Mike and I are Jewish but we’re not really very religious. Growing up, we both went to temple on high holidays and on Passover (that boils down to three times a year), attended Hebrew school and got Bar/Bat Mitzvahed at the age of thirteen.
Once we became adults living on our own, we both stopped going to temple. Like many of our friends in New York, being Jewish became more about our ethnic background and cultural traditions and less about religious beliefs. With the kids, being Jewish manifests itself in which holidays we celebrate, but beyond that, Judaism is not a major player in our household. For instance, we don’t own a mezuzah, we don’t light candles on Friday night and we eat bacon and shellfish at every opportunity.
This year, we made the decision to send Mazzy to Hebrew school once a week which meant we had to actually join a temple for the first time in our adult lives. Our Jewish friends with kids in New York are pretty split on this. A handful made the decision to all join the same temple so our kids will be in Hebrew school together, a few decided they are no longer practicing and a few are going to revisit the discussion again next year.
We also transferred Harlow to a Jewish preschool this year, a decision that was based more on schedule than religious upbringing. This new school offers classes for Harlow’s age every day, whereas her old school was only three days a week.
Mazzy went to the same school when she was little but for whatever reason, she didn’t bring a lot of the Jewish learnings home with her. There were small Jewish elements that we noticed and appreciated, but nothing that really made a big impact in our house.
Harlow is a different story. She is a big fat Jewish sponge. On Fridays, she comes home from school singing, “It’s Shabbat! Time to celebrate!” In fact, almost every song Harlow sings now is about Shabbat or Hanukah, sometimes both. She wonders why we don’t have a Tzedakah box in our home, which is a place to put coins for charity. She has started saying the Brucha (a Hebrew prayer) before we eat. Once she forgot until after the meal was done and burst into tears because it was too late.
During Harlow’s moments of extreme Jewish faith, Mike and I always exchange smiles, partially because we are happy she is learning this stuff but also because there’s something truly hilarious about seeing your toddler buy into your religion hook, line and sinker.
Mazzy can get competitive when she sees her little sister getting our attention, so now sometimes she’ll fight Harlow to say the Brucha first or claim she can do the “CHHHHH” sound better than her. The ensuing “CHHHHHH” sound fight is ridiculous. Mike and I sit stunned as we watch the kids argue over who is more Jewish, with the resolution being, “We are all the same amount of Jewish!”
Last Friday, as we often do, Mike and I got home as the kids were finishing dinner. We usually use the time after work to play with the kids and then have dinner just the two of us after they go to bed. I’ve been trying to institute dinners as a family, but since Mike does the cooking, it hasn’t quite worked out.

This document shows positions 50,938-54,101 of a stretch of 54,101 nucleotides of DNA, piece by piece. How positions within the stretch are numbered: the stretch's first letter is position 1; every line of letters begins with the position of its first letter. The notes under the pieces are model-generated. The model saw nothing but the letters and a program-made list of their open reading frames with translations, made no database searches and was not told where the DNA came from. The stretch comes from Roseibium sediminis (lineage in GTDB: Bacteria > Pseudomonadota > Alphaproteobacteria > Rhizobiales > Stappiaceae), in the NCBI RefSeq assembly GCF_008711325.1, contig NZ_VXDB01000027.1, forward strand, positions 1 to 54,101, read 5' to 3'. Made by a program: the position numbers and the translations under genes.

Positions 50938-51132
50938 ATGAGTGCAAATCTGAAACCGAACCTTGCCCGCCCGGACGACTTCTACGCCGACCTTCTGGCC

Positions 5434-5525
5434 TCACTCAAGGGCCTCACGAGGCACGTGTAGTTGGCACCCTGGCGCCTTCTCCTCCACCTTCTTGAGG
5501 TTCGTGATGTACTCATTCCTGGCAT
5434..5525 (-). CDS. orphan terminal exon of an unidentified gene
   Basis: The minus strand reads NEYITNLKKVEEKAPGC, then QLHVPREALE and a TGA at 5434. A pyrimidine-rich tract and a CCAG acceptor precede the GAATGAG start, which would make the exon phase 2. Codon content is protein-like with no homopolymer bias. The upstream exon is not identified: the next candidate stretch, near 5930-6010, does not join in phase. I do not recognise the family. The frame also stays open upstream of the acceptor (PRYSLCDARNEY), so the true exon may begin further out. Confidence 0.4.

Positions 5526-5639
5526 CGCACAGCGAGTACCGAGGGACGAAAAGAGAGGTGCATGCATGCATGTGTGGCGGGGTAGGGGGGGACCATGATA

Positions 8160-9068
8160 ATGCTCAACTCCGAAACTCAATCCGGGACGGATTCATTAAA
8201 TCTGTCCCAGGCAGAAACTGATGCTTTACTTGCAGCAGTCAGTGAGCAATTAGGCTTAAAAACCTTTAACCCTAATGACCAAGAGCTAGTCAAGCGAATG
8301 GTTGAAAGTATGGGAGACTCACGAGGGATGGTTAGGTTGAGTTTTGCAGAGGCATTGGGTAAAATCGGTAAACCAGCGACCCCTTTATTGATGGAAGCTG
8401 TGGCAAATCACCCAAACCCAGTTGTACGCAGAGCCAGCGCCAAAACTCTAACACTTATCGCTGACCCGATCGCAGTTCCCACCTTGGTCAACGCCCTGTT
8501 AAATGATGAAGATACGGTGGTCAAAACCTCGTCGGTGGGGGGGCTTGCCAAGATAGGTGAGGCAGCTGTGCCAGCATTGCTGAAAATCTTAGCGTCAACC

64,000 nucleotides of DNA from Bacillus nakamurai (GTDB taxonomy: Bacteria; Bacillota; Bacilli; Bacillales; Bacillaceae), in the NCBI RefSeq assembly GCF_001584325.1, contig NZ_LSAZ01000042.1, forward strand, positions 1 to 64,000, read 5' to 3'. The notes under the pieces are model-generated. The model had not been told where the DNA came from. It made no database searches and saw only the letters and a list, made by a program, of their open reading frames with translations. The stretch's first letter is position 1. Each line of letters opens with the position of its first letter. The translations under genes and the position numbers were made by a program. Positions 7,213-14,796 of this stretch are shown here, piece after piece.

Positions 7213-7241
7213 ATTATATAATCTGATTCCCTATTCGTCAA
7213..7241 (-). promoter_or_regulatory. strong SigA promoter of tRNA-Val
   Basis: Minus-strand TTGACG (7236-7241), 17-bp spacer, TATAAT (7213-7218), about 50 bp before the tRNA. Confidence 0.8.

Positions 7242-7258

After playing with the kids for a bit and reading stories, I said it was time for bed. Harlow FLIPPED OUT.
“What’s wrong, Harlow?”
“WE DIDN’T DO SHABBAT!!!!!”
“Do you want to say the Brucha?”
“NO!!! THAT’S NOT A REAL SHABBAT!”
Then my tiny three-year-old with the chipmunk voice ticked off a list on her fingers of all the things I was forgetting.
“You have to make the challah, you need to light the candles, you have to drink grape juice…”
“Ummm… okay, but I don’t think we have all those things…”
Harlow was beside herself. “WHY DON’T WE HAVE REAL SHABBAT??????!!!!!!!”
“Uhhhh….we can have real Shabbat next week.”
“But today is FRIDAY!!!!!!”
I told her I would go into the kitchen and see what I could find. We usually have mini Challah rolls we get from Trader Joe’s in the cabinet. I found half a roll left.
“Look, Harlow! I found challah!”
“YOU HAVE TO MAKE THE CHALLAH!”
“We can’t make challah tonight, but we can have a Mini Shabbat.”
“Okay.” This seemed to satisfy her.
“We don’t have any grape juice,” I said gently.
“YES, WE DO!” Harlow opened the fridge and there on the bottom shelf was a little mini bottle of Welch’s grape juice that I guess Ruth had bought per Harlow’s request.
I cut up the half mini Challah roll into four pieces. Then I poured a the juice into glasses for each of us. I took the green clay candlesticks Harlow had made in school and put them in the middle of the table. I didn’t have any actual candles but Harlow didn’t seem to notice. Harlow and Mazzy said the Brucha together and we all ate our tiny portions of challah and sipped grape juice.
Mike and I exchanged glances over the table. It wasn’t a joke this time. It was the realization that celebrating Shabbat on Friday night is the perfect compromise to figuring out family dinners. If we can’t make every weeknight work, we can certainly make Friday night dinners happen. Shabbat really is an excellent tradition to end the week, even if it is one neither of us grew up with.
After Mini Shabbat, Harlow announced that she had to go to the potty. (She just recently started potty training.) Mazzy went in the bathroom with her and they shut the door.
When they came out, Mazzy announced, “MOM! HARLOW PEED IN THE POTTY!!!” (It was only the second time it had happened.)
I looked in Harlow’s princess potty. “I don’t see any pee.”
And then my older daughter said something truly amazing: “I flushed it.”
“Did you wash out the pot afterwards?”
“Mazzy. That’s awesome. You know, being a big girl is not just about learning to do things for yourself, it’s about doing nice things to help out other people.”
Harlow piped in, “Yeah! That’s a Mitzvah!”
Mike and I have never laughed so hard.